Why high-street sports retailers are missing their goals

Why high-street sports retailers are missing their goalsSeptember has not started well for specialist sports retailers, who have faced a tougher time than most on the high street in 2007. JJB Sports announced last week that it could miss profit targets by 25% this year, while its main high street rival Sports Direct has seen its share price more than halve from 300p when it floated in February to about 137p.

Sport%20vestSeptember has not started well for specialist sports retailers, who have faced a tougher time than most on the high street in 2007. JJB Sports announced last week that it could miss profit targets by 25% this year, while its main high street rival Sports Direct has seen its share price more than halve from 300p when it floated in February to about 137p.

The news is further evidence of a continuing downturn in a sector that has struggled to maintain the success it enjoyed in the 1990s.

Alistair Sim, managing partner of Manchester-based advertising agency Love Creative, has worked on a number of projects for sportswear companies and believes the big sports retailers are becoming functional brands driven by price that offer little in terms of real value to the consumer.

“Their retail offer is akin to that of a market, stacking it high and selling it cheap, with little personality or emotion,” he says. “It’s a soulless experience.” 

Turn-off
Industry experts think that poorly laid out and merchandised stores are major turn-offs for consumers. One source says the overall impression of most sports stores on the high street is poor. He adds that they are seen as old fashioned, with the big players in the sector guilty of thinking consumers do not aspire to anything more.

Sim says: “With the growth of own-brand stores offering a true brand experience managed all the way from sophisticated retail advertising through to expert point of sale advice, it’s no surprise that 16-year-olds would rather spend their Saturday afternoons in Niketown than JJB.” 

Consumers with a real interest in sport are more likely to go to a specialist store where they feel they are talking to an expert and get a sense of authority, believe observers. They point out that a large proportion of stock in so-called sports retailers is made up of the type of clothing and footwear bought more for fashion than sport.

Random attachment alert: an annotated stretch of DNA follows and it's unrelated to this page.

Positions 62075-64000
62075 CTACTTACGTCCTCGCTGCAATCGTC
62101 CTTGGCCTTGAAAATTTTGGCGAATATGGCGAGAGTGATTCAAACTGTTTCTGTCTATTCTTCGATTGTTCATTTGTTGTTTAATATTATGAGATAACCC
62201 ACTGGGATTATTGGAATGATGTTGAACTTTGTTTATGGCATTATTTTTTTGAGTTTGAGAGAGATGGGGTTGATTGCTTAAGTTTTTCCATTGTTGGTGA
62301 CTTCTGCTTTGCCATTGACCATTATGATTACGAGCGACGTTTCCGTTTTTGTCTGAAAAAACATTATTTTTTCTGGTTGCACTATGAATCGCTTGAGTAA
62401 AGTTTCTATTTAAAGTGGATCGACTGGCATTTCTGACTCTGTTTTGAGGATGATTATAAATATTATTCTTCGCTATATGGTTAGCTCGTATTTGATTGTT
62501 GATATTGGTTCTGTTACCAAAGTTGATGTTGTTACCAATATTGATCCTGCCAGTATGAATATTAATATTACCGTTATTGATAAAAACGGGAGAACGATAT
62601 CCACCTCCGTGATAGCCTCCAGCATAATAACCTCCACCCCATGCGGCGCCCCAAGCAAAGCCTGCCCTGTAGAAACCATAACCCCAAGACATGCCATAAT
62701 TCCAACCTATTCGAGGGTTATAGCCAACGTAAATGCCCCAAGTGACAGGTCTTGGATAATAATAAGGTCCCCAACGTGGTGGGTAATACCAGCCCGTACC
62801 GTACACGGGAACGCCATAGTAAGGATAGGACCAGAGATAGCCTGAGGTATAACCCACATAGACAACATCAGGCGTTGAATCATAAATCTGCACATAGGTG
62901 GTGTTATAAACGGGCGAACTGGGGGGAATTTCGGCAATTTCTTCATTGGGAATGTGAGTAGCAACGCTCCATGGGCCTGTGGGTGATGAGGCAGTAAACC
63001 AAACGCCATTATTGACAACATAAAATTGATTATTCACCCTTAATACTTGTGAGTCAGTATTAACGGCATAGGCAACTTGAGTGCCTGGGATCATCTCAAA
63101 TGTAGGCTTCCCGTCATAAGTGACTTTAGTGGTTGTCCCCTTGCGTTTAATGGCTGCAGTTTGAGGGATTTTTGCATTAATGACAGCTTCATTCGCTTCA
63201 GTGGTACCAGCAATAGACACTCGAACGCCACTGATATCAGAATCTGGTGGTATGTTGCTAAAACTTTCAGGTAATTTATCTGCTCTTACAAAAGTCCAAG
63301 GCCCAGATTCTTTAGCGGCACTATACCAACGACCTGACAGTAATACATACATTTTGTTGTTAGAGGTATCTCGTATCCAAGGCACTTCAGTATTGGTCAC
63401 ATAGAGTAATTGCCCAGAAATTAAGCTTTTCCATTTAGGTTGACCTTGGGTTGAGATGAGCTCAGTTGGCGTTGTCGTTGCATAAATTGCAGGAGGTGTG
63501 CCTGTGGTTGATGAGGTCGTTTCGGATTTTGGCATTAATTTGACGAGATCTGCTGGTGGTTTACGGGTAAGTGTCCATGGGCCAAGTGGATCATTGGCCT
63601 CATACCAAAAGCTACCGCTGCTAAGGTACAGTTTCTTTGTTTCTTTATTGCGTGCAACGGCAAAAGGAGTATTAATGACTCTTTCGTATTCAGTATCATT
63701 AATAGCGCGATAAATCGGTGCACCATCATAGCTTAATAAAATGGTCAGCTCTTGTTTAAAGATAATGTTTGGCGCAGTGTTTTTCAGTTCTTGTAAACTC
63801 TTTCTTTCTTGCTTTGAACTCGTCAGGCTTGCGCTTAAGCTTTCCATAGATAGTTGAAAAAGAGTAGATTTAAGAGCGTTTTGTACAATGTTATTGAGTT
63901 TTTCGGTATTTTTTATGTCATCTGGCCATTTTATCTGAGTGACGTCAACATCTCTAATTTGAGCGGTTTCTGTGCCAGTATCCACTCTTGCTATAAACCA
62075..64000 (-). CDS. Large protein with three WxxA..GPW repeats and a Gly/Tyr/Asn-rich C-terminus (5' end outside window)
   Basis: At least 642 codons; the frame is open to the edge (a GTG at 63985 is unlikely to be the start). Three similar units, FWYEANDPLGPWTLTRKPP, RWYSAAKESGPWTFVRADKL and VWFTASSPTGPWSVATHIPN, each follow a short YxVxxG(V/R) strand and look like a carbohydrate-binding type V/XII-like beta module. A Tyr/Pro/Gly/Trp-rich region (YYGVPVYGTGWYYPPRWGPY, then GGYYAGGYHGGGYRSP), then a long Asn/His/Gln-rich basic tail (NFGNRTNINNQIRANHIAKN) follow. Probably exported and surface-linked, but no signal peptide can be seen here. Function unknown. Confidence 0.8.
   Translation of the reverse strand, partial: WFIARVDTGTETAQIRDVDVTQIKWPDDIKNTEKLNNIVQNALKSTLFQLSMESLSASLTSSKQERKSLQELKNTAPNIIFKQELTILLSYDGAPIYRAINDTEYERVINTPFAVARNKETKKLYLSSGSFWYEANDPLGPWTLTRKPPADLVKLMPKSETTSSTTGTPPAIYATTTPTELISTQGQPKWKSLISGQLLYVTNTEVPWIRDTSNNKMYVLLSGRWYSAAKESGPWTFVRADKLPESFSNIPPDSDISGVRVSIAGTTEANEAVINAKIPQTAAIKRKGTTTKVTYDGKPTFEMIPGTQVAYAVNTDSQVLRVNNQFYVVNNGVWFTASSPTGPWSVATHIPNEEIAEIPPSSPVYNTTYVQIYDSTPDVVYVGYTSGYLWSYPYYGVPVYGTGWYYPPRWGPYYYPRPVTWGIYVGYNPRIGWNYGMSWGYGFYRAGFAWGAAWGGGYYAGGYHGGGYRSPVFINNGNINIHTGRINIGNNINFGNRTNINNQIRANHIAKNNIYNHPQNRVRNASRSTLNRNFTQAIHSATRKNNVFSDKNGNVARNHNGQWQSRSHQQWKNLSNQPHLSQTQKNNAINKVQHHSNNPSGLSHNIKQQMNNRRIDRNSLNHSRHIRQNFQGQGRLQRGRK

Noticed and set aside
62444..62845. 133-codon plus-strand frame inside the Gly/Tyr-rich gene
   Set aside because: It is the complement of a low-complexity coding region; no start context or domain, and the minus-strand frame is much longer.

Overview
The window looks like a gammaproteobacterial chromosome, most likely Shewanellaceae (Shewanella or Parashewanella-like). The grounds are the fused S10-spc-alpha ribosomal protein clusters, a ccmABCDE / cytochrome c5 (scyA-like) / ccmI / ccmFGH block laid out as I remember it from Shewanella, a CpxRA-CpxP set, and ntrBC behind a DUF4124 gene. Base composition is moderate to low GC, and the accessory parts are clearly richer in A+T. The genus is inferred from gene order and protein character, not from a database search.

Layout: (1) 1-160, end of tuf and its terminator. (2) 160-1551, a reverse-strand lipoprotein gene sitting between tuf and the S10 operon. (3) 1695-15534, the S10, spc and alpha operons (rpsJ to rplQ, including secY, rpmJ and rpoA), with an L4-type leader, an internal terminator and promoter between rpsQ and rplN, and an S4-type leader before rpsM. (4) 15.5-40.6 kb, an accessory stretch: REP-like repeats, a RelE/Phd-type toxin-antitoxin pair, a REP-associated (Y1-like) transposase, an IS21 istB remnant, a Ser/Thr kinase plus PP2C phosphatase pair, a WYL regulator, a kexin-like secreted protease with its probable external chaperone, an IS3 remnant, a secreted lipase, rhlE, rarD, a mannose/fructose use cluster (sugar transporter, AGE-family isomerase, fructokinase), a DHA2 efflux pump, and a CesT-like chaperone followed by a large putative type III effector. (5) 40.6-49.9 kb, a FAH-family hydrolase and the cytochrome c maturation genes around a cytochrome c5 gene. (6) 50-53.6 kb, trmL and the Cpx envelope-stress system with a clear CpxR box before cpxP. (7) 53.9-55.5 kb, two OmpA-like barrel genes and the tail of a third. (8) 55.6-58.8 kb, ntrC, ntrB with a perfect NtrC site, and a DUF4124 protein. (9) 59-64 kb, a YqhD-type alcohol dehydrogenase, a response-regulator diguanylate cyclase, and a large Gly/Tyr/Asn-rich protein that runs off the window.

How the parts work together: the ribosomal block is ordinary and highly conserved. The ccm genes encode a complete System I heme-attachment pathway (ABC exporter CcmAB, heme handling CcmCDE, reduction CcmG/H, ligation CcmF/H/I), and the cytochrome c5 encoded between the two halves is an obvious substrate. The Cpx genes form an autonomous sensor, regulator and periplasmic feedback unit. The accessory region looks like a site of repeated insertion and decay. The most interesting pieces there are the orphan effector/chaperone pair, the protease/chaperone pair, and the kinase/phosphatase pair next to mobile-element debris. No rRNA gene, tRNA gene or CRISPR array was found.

Out of date
Richard Perks, director of retail research at Mintel, believes that particular style has simply gone out of fashion. “It’s like having a fashion store that only sells pink clothes,” he says.

Experts say that fashionable sportswear is now about surfing or outdoor brands, rather than the type of kit sold by the likes of JJB Sports or Sports Direct.

Maureen Hinton, lead analyst at research company Verdict, adds: “Sports retailers have a big share of the footwear and menswear market, and neither of these sectors have strong growth. Men don’t buy as much as women, and stores don’t segment their markets between men and women, who expect a different offer.” 

But it is not just the lack of development that has pulled the sector down. It is facing increased competition from online retailers, department stores and that bugbear of the high street, the supermarket chains. According to Hinton, men are buying more and more clothing from supermarkets.

The lack of a major sporting event boosting sales of replica kits was also cited as a big factor for this year’s disappointing performance. The overriding view is that sports retailers need to build brands to survive, rather than just rely on sporting events, although the London 2012 Olympics is seen as a way of reviving interest in the sector in the long term.

Hinton believes, in the short term, there will be a shake-up that will see the market become more fragmented. She says: “Smaller retailers with specialist stores will move into the high street and there will be more online.” 

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